Commuting after coronavirus with transportation engineer Dr. Patrick Singleton
Dr. Singleton is a self-proclaimed “transportation social scientist who found his way into an engineering department.” He knew he wanted to study transportation since he was in high school, but chose to go into civil and environmental engineering. Even though his degrees are all in engineering, he was trained in environments where being a social scientist was a value and informed his thinking. A variety of job opportunities in the public and private sector exposed him to a lot of different areas, but he remained attracted to studying how people travel. According to Dr. Singleton “transportation… is mostly about humans. How we travel and our decision making needs to be understood when discussing infrastructure.
With 30-40 percent less traffic on Utah roads, will COVID-19 affect how we get around in the future? Today’s episode of Instead tackles how the pandemic is currently impacting how humans are getting places, and how transportation could be very different in the future. Our guest today is Dr. Patrick Singleton, assistant professor in transportation engineering at USU. His research spans travel behavior, transportation planning and travel demand modeling, but he specializes in walking and bicycling.
When asked about what changes we could see in transportation in the wake of COVID-19, Dr. Singleton’s first inclination is that we are going to revert a lot to what we did before in terms of travel patterns and how we travel. However, it could be an impetus for noticeable change in use of technology and doing activities that don’t involve travel. For example, he believes there will be a sustained increase in telecommuting, even if just for one or two days a week.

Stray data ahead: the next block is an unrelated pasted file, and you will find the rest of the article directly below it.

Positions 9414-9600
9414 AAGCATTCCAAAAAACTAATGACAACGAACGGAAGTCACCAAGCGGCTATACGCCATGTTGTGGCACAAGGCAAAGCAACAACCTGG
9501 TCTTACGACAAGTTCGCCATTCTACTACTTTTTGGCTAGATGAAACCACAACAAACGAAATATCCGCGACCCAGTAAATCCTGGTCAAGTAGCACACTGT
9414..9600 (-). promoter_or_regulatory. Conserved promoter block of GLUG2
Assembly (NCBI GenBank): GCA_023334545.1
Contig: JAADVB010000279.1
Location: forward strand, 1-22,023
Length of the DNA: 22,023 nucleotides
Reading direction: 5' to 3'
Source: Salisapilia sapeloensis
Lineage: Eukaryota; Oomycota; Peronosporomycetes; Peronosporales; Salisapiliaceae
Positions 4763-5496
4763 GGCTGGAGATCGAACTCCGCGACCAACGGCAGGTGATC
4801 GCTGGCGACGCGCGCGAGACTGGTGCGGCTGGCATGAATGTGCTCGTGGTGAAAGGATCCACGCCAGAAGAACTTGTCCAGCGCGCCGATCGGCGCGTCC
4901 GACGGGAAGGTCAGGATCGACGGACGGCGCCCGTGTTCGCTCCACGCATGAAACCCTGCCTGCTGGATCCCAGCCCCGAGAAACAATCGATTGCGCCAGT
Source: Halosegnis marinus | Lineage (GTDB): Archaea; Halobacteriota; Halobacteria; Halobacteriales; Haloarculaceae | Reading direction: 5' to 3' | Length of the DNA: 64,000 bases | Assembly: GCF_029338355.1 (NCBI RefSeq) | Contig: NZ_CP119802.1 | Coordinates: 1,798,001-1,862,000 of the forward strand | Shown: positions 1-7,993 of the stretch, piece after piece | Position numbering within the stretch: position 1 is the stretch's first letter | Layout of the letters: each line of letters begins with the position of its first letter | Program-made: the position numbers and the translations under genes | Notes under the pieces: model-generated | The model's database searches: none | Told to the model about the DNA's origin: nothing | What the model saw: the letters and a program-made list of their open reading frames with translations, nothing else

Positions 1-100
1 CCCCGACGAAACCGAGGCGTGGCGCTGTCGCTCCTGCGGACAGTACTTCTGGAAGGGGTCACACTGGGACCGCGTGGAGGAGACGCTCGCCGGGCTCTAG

There could be sustainable damage done to public transportation, more likely in the short term than long term, as people most likely won’t be willing to be in cramped public spaces. Additionally, a lot of funding for public transportation comes from sales tax revenue. With not many people out there contributing to the economy, this revenue will drop dramatically and could potentially be a big hit to funding public transportation.
While there has been a lot less driving observed, walking and biking have stayed around the same observed level. There is still the need to be socially distant, but Dr. Singleton believes a good idea would be to turn a few travel lanes into bikes or walking lanes. Since Utah tends to operate with Right of Way laws rather than have designated pedestrian or biking spaces, this shift could flexibly accommodate the current needs of users, with more places for people to safely and effectively get around.
Our conversation with Dr. Patrick Singleton didn’t stop there. His study of transportation has led him to research topics such as teleportation and self driving cars. You can listen to this episode of Instead on your favorite podcast app. We’re grateful to Dr. Singleton for taking the time to share his research and insights with us.
Written by Jeremy Ludwig